There is an old-World War 1 song “How Ya Gonna Keep ’em Down on the Farm (After They’ve Seen Paree?)”. It rose to popularity after the war had ended. The lyrics highlight concern that American soldiers from rural environments would not want to return to farm life after experiencing the European city life and culture of Paris during the war. In a sense, a century later we find ourselves in the same situation. How do we keep manufacturing in America after we have experienced globalization?
We can’t bury our heads in the sand and ignore the fact that we live in an age of globalization. No matter how much some of us might like, we can’t put the genie back in the bottle. We have “seen Paree”. In short it is what it is. That being said, there are significant signs that the tide is turning (to a degree) back into the “made in America” camp. This is not about nationalism but rather pragmatism. Follow along as I recite some reasons that this is happening and relate why you should pay attention to this trend.
First of all, let me be clear. Americans (and others by the way), want to buy American. Consumers Report offers the following statistics. Their research found that 78% of consumers would buy an American-made product over an identical one made abroad when given the choice. The rationale for 80% was retaining manufacturing jobs and keeping American manufacturing strong as very important reasons to buy American. More than 60% would pay extra to buy American.
Now we get into a bit of ambiguity of what qualifies as being made in America. This parallels the Swiss watch industry and how much of a watch must be made in Switzerland to qualify as being Swiss made. While the Swiss have broken it down to a percentage of Swiss made parts and how much assembly is done in country, for our purposes, I will leave that granularity for another time and place. Suffice it to say that made in America refers to the majority of the parts come from the good old USA and the product is assembled here. For the globalists out there I said the majority of parts meaning some may come from outside the country.
The following are tangible results and perhaps benefits to made in America.
- Quicker support: When something fails inventory is within the states and you don’t have to wait for transit time from overseas.
- Clearer product claims: American-made products tend to feature clarity and complete disclosure (i.e. certifications and standards adherence) as the norm compared to foreign sources that vary depending upon the country of origin.
- Quality: American-made products are often better quality than foreign-made. As American products increase in quality, so too does the loyalty of consumers wanting to not just buy American-made but quality as well.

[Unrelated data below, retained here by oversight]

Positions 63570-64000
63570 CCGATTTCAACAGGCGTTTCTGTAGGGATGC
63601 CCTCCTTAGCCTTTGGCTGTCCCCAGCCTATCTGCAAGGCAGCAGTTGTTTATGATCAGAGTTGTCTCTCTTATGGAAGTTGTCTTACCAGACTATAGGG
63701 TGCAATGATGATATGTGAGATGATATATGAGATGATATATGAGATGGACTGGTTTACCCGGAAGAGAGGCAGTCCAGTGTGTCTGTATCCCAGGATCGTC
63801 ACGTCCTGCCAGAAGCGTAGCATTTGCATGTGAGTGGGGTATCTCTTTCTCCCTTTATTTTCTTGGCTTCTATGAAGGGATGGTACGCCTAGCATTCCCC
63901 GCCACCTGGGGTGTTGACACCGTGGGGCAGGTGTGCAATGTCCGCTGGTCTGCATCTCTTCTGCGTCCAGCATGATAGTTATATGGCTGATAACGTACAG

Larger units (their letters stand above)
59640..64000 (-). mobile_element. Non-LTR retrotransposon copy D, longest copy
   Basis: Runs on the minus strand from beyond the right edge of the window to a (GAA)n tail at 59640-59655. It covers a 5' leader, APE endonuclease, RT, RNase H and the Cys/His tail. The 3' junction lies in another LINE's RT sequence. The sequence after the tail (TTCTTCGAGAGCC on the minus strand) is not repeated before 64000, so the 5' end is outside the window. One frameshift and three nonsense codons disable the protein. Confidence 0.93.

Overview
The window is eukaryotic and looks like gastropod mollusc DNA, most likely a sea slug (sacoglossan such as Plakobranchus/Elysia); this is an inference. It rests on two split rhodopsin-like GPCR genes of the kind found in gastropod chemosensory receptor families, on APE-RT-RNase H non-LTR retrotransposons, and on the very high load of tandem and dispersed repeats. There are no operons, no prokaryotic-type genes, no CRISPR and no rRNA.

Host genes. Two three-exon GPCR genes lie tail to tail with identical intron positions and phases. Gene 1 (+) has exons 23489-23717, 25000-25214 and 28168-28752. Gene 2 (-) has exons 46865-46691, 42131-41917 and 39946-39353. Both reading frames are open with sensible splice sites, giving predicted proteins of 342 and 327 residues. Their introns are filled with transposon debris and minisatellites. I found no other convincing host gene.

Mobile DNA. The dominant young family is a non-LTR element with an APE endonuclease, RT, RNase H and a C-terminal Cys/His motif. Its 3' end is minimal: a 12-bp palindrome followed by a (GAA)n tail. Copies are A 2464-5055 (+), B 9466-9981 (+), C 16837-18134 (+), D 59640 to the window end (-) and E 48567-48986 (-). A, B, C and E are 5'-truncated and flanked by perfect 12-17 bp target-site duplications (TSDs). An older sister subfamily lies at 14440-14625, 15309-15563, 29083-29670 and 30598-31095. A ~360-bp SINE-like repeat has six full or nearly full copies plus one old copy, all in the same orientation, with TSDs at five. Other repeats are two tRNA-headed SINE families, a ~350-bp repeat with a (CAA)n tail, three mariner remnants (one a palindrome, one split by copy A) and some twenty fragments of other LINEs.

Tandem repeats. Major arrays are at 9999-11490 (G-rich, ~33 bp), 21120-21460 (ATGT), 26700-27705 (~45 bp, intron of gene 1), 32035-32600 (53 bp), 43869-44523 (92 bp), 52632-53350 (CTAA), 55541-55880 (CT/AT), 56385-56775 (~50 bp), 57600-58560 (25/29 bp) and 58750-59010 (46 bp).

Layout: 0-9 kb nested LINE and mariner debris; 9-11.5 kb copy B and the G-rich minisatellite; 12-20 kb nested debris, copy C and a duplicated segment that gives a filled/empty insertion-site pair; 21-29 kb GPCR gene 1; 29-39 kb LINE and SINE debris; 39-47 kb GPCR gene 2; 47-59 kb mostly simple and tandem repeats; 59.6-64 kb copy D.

- Tariffs: It is the uncertainty of tariffs. Starting in 2020 a new round of tariffs on Chinese goods, as well as those from other countries heretofore unaffected, will go into effect raising the cost of various technologies that we use everyday.
- Lower carbon footprint. Products made overseas have a higher carbon footprint than U.S.-made goods. Goods made in China or India have to be shipped all the way across the ocean to reach American stores, burning fossil fuel and spewing out greenhouse gases with every mile they travel.
- Less pollution. Many factories overseas that produce goods for export to the United States also produce large amounts of hazardous chemicals that pollute the air, water, and soil.
- Human Rights. In addition to having weaker environmental regulations, the countries that produce the goods Americans buy often have no laws to protect the rights of workers. Conditions in these foreign sweatshops can even turn deadly.
- Health. The lack of environmental and safety regulations overseas doesn’t just put foreign workers at risk – it can also threaten the health of American consumers. For example, the New York Times has reported dozens of types of children’s toys made in overseas were recalled because they were unsafe.
There are many different reasons for choosing American-made goods. It may be any or all of the reasons outlined above. The reason may be in a more basic sense of creating and keeping jobs in America. What we do see is a measurable trend with the pendulum swinging back in favor of made in America. Take the time to explore for yourselves and know the impact of where your products are made.
this article contributed by Alan Brawn